Brazil's poor are cut down after a 150-mile protest march

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The Independent US

A 17-day protest march by 12,000 landless Brazilian peasants ended in violence as activists fought police and demanded faster government land resettlement to cut rural poverty.

A 17-day protest march by 12,000 landless Brazilian peasants ended in violence as activists fought police and demanded faster government land resettlement to cut rural poverty.

More than 50 people were injured when mounted riot police charged demonstrators at the end of a gruelling 150-mile march on Tuesday to pressure the left-wing Brazilian President, Luiz Inacio Lula da Silva, to meet land reform promises. But leaders of the Landless Workers Movement (MST) met Mr Da Silva, known widely as Lula, and said they reached a deal to boost reform spending. Government officials denied any accord.

More than 30 MST activists and 20 paramilitary police suffered bruises and broken bones after protesters tried to cross a police line at Congress. The mounted officers made repeated baton charges in the worst protest violence in Brasilia in years. "They just came at us without provocation," said Gabriel Silveira, an MST activist, as he staggered on the grass before Congress, complaining of a blow to his shoulder by police.

Police Major Nevitton Pereira Junior said two officers could lose their sight after being speared in the face by bamboo poles. He showed welts where he said he had been beaten.

MST leaders have threatened to increase the pace of land occupations, and could drop traditional support for Lula if he fails to meet a promise to settle 430,000 families by 2006. He has come nowhere near fulfilling that election pledge after focusing on market-driven economic policies and big-farm producers in an attempt to achieve a steady growth rate.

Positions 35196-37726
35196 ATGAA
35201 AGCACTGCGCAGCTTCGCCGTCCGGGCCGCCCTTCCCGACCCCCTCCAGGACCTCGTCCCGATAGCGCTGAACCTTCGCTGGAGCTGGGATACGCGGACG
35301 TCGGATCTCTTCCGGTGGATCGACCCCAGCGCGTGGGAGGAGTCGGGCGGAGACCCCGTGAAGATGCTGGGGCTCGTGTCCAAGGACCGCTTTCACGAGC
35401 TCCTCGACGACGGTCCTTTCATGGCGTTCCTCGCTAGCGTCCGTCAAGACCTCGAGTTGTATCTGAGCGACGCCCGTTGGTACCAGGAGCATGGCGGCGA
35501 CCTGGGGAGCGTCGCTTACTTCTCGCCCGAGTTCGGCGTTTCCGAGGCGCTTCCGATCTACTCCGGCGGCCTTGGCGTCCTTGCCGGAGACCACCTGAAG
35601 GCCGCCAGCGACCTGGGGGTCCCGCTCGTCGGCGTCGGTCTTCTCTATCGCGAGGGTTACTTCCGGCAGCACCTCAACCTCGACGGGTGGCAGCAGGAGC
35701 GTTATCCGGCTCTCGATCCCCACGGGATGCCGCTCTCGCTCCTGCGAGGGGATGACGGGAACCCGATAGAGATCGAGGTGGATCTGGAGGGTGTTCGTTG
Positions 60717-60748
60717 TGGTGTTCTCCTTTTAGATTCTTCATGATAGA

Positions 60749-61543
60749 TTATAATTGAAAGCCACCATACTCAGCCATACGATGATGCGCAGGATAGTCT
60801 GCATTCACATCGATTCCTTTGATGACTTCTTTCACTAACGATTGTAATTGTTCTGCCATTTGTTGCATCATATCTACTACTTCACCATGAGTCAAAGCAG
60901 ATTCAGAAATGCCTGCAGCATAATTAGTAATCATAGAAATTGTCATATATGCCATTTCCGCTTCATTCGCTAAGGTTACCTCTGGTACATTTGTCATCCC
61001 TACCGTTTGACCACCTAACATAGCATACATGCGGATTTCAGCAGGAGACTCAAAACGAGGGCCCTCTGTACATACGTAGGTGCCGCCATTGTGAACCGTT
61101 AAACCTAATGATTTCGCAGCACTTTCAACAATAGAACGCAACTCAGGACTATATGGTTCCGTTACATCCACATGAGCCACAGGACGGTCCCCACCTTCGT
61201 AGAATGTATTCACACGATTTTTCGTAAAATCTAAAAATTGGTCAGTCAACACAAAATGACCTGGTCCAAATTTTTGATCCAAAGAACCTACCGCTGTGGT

MST leaders stated after meeting Lula that he agreed to free nearly half the land-reform spending frozen in 2005, about 700 million reais (£155m), and hire 1,300 land reform agents to speed settlement of families. The agrarian reform minister, Miguel Rossetto, said the meeting had been "positive" but the government had made no deal and it was hoping to present its proposals by the end of yesterday.

MST leaders showed no sign of easing up on farm invasions, which worry foreign investors and can cause political headaches for Lula as the opposition accuses him of being soft on "crime". Joao Pedro Stedile, an MST leader, told cheering activists near Congress as police looked on: "With the energy of this march we have to raise occupations even higher, with this energy we have to attack economic policy."

Since Lula's Workers Party moved from its leftist roots the MST has lost its most powerful political backer. The MST invades ranches to press the government to purchase and resettle unused land. The end goal is to cut deep land inequality where 1 per cent of Brazil's 180 million people control 45 per cent of its farmland. Leaders of Brazil's peasant movements said they still backed Lula but could end support for his 2006 re-election campaign unless he spends more on landless settlement.

"When we get to the election period we are going to discuss this," said Romario Rossetto, a national co-ordinator of the Via Campesino movement which represents small farmers.

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